"As we continue partnering with the EPA on this and other important efforts, it's critical that Congress pass the bipartisan infrastructure deal, and the larger budget resolution that includes funding to tackle PFAS contamination," Cooper said.

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Legislation passed by the U.S. House would set a national drinking water standard for PFAS and direct the EPA to develop discharge limits for a range of industries suspected of releasing PFAS into the water. The bill has stalled in the Senate.

Meanwhile, North Carolina environmental organizations are welcoming the EPA's plan. Geoff Gisler, senior attorney at the Southern Environmental Law Center, said in an interview that the plan is a big step forward.

"I’m very encouraged to see… that the EPA [is] going to use their existing authority. Under the Clean Water Act… PFAS are regulated," Gisler said. "The EPA and state agencies just haven't been holding dischargers accountable. So what EPA has said in this plan is that they're going to make clear that this is the law."

Gisler added he feels confident that the steps outlined will help people who've been impacted by PFAS pollution.

"What I think this means for communities across North Carolina is that whether you're a town of 5,000 people, or a city of a million people, you're going to get protection under the Clean Water Act," Gisler said.

In a statement, chemical company Chemours said it looks forward to working with the EPA.

“We believe the voluntary stewardship program recommended by the agency could help achieve meaningful progress in reducing emissions while several of the initiatives work their way through the regulatory process,” Chemours said in an email.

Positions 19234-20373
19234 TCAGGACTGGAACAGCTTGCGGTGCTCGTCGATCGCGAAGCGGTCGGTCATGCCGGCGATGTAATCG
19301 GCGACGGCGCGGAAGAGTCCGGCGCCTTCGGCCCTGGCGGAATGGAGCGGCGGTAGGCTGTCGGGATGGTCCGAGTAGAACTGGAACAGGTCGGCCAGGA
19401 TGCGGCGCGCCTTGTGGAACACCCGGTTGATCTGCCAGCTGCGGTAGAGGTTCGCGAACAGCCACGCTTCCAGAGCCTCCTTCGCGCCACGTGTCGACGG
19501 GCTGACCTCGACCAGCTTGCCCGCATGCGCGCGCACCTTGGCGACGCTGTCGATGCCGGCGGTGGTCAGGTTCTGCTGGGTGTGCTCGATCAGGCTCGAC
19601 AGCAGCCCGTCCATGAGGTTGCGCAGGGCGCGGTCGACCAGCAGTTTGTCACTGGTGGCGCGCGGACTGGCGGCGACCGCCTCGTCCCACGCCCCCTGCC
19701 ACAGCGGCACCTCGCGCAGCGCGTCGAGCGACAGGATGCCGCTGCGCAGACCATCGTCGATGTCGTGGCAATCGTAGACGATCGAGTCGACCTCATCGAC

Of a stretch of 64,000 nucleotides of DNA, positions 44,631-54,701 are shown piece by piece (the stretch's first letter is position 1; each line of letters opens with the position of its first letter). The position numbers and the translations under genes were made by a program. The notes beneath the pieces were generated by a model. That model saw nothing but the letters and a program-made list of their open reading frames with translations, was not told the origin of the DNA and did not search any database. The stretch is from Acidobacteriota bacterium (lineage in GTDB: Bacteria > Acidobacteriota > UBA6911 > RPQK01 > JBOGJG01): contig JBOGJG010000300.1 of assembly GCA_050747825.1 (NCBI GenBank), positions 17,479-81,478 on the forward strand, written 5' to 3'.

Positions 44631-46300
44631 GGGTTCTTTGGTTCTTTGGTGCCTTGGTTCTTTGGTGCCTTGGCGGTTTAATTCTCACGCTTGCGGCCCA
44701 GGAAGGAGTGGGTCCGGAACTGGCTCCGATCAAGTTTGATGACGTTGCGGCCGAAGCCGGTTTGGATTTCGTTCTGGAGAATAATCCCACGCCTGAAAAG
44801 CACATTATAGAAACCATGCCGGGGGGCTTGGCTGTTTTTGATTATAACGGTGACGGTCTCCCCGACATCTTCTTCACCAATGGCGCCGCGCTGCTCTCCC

Chemours' manufacturing facility in Fayetteville is responsible for discharging GenX, a type of PFAS, into the Cape Fear River for several years. Under its agreement with DEQ, the company must remove the pollution from the water. Most recently, DEQ fined Chemours over $300,000 for exceeding its facility's limit on GenX air emissions.

In a separate statement, the American Chemistry Council, a lobbying organization that represents over 150 chemical companies, said it supports the EPA’s plan, as long as it is “consistent with sound science.”

“All PFAS are not the same, and they should not all be regulated the same way. Each [has] its own unique properties and uses... for which alternatives are not always available,” the organization said.

The EPA’s testing mandate for companies will start this fall. Regan said he hopes to have PFAS regulations passed into law by 2023.

The Associated Press contributed to reporting in this story.

Copyright 2021 North Carolina Public Radio

Celeste Gracia was born and raised in deep south Texas. She’s always loved to read and write, so when she discovered journalism in high school, she knew it was for her. She graduated from the University of North Texas. She previously interned at CBS News Radio in New York and Morning Edition in Washington D.C. She constantly craves cookies & creme ice cream and enjoys singing along to Broadway musicals.